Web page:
Present value equals or exceeds substantially all of the asset’s fair value.

The asset is specialized, whereby it only provides usefulness to the lessor.

For presentation purposes, the main difference between capital and financing leases is simply the name change on the balance sheet. Otherwise, the accounting treatment is identical to the lease established on the balance sheet as both an asset and liability for the lessor.

In contrast to capital or financing leases, we have operating leases. Historically, if a lease didn’t meet the criteria above, the accounting for it was relatively simple, because you really didn’t have to do much other than disclose it in the footnotes. You would have to record straight-line rent adjustments under ASC 840; however, we will assume there are no straight-line differences for this article.

When you think about what that means, effectively, a company could structure leases for property or equipment in a way whereby they are contractually obligated to pay potentially millions of dollars, but that future liability wouldn’t show up on the company’s balance sheet because there was no ownership over the assets. Instead, users of the financial statements would have to search the footnote disclosures to uncover this useful information.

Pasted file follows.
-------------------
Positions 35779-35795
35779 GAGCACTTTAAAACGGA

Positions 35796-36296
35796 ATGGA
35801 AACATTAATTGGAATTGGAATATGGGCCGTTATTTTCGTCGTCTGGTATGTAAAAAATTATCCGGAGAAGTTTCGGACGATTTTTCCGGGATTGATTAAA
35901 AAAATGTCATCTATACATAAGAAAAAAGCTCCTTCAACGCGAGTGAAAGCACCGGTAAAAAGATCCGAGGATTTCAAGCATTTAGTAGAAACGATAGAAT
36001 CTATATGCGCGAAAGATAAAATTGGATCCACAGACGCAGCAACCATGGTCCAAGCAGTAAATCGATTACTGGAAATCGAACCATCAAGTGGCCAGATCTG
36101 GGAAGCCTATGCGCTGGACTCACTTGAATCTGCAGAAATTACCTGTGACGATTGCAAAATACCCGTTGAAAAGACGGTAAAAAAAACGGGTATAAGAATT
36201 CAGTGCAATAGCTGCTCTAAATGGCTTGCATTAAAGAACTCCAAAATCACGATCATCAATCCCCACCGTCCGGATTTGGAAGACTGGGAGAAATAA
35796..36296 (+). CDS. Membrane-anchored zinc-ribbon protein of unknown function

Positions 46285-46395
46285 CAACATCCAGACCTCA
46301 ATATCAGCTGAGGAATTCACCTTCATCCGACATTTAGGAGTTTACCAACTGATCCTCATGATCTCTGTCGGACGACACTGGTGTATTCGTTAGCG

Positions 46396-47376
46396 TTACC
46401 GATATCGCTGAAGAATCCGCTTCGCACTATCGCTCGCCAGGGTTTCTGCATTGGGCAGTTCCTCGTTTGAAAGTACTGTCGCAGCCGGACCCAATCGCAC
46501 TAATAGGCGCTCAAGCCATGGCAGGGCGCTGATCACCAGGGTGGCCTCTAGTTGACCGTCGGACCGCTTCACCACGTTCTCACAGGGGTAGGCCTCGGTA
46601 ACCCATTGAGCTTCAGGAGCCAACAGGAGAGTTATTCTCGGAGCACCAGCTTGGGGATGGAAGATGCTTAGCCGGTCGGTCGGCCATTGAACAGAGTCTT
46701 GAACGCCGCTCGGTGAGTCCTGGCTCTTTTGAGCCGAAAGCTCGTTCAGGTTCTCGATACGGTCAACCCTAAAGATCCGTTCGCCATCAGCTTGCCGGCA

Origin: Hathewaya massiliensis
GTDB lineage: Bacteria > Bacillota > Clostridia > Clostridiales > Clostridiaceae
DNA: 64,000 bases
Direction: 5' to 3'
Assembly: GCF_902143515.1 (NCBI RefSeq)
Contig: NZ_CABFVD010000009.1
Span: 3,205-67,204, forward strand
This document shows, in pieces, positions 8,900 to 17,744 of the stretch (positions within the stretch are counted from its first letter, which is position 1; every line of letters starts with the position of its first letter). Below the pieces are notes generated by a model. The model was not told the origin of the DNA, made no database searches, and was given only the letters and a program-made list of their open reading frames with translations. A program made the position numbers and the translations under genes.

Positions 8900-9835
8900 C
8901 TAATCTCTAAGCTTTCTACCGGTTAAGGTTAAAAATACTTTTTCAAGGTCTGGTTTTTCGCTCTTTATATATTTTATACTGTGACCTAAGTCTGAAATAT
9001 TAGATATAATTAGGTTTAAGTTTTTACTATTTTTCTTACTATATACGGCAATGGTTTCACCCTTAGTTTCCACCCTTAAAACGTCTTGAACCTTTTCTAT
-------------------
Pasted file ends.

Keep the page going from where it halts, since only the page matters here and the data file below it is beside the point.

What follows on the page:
Under ASC 842, those off-balance-sheet leases must now be placed on the company’s balance sheet as a right-of-use asset and liability. There are some exceptions to these rules for leases that are for under one year or are related party leases that are month-to-month in nature. Still, for this article, we’ll assume that all the leases are for more than one year and are not with related parties.